JavaOne Shanghai was held last week in Shanghai. It was a joint event with Oracle Open World and OPN Exchange with a combined registeration of 19,000 people. I don't know the exact split of JavaOne attendees, but I'd guess around 1000 developers.
Peter Utzschneider, Vice President, Java Product Management, kicked off the JavaOne keynotes by explaining how Oracle, with the Java Community, will "Make the Future Java." He said Oracle is now, and will continue to: drive innovation and make the Java platform complete, provide tools to make it easy to develop and use Java, foster dialog with the community, and communicate clearly and continuously. As if to drive home the last point, Java Technology Ambassador and JavaOne Content Chair Stephen Chin introduced the rest of the keynote speakers in Mandarin (the audience was polite).
Throughout the conference, there was lots of interest in Java Embedded. In her keynote, Nandini Ramani, Vice President of Engineering, Java Client and Embedded Platforms, explained that the embedded space is very exciting. She said "We are surrounded by devices that are talking to each other," and "Java is the right solution for this space." Chris Baker, Senior Vice President, ISV, OEM and Java Sales, drove home the point that for IoT(the Internet of Things) to be successful, it will take an active ecosystem of Java developers to drive the innovation needed. To demonstrate this, Chris invited Axel Hansmann, Vice President, Strategy & Marketing Communications of Gelmalto, to the stage. He explained that Gelmalto devices are everywhere, including thousands of Bank of China bank cards. Hansmann announced the Gelmato Bubble Board, which he called "the perfect way to get started with Java and M2M." Available in the Fall, developers can reserve a Bubble Board now.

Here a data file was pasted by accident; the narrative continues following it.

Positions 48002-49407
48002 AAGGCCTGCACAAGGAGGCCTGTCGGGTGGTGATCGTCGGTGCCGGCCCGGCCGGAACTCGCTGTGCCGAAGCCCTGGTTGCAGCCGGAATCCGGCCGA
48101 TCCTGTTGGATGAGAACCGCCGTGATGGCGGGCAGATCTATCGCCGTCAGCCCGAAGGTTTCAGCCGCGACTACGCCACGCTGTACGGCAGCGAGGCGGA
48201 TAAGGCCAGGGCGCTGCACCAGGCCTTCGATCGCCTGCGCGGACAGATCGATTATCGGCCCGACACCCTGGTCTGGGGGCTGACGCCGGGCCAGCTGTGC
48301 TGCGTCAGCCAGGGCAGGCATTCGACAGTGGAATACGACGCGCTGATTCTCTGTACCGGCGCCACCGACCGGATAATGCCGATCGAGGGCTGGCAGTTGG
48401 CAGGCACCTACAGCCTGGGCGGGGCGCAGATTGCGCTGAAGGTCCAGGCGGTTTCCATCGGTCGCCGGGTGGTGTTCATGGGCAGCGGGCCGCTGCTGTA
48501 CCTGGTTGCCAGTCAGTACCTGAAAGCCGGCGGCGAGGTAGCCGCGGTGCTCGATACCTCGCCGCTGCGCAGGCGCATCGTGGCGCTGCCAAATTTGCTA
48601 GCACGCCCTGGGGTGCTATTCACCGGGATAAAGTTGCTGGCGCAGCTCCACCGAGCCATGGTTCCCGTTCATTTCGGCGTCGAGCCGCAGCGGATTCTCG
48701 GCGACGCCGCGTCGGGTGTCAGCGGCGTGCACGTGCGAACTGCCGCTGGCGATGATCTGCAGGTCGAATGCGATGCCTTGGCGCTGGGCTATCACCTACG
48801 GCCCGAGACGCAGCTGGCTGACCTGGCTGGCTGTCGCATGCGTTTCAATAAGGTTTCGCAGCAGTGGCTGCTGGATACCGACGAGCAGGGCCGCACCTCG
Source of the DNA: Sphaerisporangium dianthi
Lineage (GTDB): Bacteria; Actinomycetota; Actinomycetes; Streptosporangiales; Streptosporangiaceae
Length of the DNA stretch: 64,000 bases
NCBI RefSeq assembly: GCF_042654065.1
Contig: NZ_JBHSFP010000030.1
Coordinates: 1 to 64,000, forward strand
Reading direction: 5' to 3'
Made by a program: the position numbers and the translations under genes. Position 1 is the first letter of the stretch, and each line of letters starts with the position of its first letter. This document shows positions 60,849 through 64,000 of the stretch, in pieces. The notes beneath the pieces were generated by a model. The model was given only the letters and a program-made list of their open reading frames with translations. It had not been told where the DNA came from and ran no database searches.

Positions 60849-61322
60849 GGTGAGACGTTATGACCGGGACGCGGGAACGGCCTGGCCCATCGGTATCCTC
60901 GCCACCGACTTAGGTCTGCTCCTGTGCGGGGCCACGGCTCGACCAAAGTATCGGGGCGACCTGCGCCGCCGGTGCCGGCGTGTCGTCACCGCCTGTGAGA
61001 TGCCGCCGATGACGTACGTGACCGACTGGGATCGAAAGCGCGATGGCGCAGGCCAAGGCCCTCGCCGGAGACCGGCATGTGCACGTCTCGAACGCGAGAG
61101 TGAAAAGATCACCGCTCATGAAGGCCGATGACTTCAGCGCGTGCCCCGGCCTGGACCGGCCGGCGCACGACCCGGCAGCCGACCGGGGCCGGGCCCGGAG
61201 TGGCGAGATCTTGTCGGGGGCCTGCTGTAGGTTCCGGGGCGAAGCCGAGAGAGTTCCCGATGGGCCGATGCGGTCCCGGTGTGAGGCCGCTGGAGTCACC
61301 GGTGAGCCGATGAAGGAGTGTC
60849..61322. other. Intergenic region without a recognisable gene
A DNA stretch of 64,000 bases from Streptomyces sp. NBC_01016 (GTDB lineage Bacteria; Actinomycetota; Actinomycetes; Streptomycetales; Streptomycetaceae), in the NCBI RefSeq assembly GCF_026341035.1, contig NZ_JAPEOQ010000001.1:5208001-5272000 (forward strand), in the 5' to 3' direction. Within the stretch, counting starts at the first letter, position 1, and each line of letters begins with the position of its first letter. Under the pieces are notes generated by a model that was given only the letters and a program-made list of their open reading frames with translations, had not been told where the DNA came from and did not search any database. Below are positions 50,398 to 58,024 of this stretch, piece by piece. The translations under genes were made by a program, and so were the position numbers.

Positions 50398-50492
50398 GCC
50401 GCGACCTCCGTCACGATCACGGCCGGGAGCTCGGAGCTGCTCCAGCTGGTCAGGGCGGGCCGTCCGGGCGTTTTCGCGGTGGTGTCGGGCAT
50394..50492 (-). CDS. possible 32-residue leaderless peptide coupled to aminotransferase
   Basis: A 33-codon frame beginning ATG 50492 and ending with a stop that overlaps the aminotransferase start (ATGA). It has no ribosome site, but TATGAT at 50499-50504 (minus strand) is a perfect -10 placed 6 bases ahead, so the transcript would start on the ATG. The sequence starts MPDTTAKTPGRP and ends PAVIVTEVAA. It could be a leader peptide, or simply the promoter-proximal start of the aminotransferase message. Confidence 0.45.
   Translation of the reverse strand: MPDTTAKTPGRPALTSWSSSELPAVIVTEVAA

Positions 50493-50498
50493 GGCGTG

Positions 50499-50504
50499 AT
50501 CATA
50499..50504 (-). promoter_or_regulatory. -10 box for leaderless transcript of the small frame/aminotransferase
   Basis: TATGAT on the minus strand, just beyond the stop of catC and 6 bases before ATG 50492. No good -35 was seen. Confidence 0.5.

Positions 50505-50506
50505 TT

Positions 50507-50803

Cameron Purdy, Vice President, Cloud Application Foundation, came to the stage and discussed the recent release of Java EE 7. He explained the themes of the release are developer productivity, support of HTML 5 and meeting enterprise demands. He mentioned the the important of Websockets and how they allow bidirectional communication. Purdy called JSON "the linga franca of the web," and explained that popular websites offer JSON as the data exchange format with their RESTful web services. [Ed Note: For an introduction to JSON, check out OTN's new tech article "Java API for JSON Processing."]
After these overviews, the Java Evangelists came to the stage drilled down on new Java features. It was clear that Oracle continues to innovate, communicate, and Make the Future Java.